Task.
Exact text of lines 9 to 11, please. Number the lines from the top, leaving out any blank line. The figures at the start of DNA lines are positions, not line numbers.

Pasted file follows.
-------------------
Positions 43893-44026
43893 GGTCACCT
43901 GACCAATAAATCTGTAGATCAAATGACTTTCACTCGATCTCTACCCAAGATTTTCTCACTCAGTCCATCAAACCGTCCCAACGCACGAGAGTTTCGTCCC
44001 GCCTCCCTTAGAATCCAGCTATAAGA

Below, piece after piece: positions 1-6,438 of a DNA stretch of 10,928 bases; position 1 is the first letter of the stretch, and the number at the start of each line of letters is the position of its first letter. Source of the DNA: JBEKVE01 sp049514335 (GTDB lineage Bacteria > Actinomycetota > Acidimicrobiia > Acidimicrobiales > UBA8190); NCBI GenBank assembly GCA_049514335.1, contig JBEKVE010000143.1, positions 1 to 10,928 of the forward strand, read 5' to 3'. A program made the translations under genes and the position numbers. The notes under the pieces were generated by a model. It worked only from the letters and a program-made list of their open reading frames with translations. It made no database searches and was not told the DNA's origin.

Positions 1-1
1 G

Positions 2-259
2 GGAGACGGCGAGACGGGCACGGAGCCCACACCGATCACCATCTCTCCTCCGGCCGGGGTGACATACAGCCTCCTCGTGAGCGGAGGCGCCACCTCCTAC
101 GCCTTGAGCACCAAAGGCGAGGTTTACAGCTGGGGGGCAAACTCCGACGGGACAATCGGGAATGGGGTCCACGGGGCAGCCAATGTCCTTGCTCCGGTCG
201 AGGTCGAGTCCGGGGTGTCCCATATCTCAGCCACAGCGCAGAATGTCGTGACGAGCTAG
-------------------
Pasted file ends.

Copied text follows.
2 GGAGACGGCGAGACGGGCACGGAGCCCACACCGATCACCATCTCTCCTCCGGCCGGGGTGACATACAGCCTCCTCGTGAGCGGAGGCGCCACCTCCTAC
101 GCCTTGAGCACCAAAGGCGAGGTTTACAGCTGGGGGGCAAACTCCGACGGGACAATCGGGAATGGGGTCCACGGGGCAGCCAATGTCCTTGCTCCGGTCG
201 AGGTCGAGTCCGGGGTGTCCCATATCTCAGCCACAGCGCAGAATGTCGTGACGAGCTAG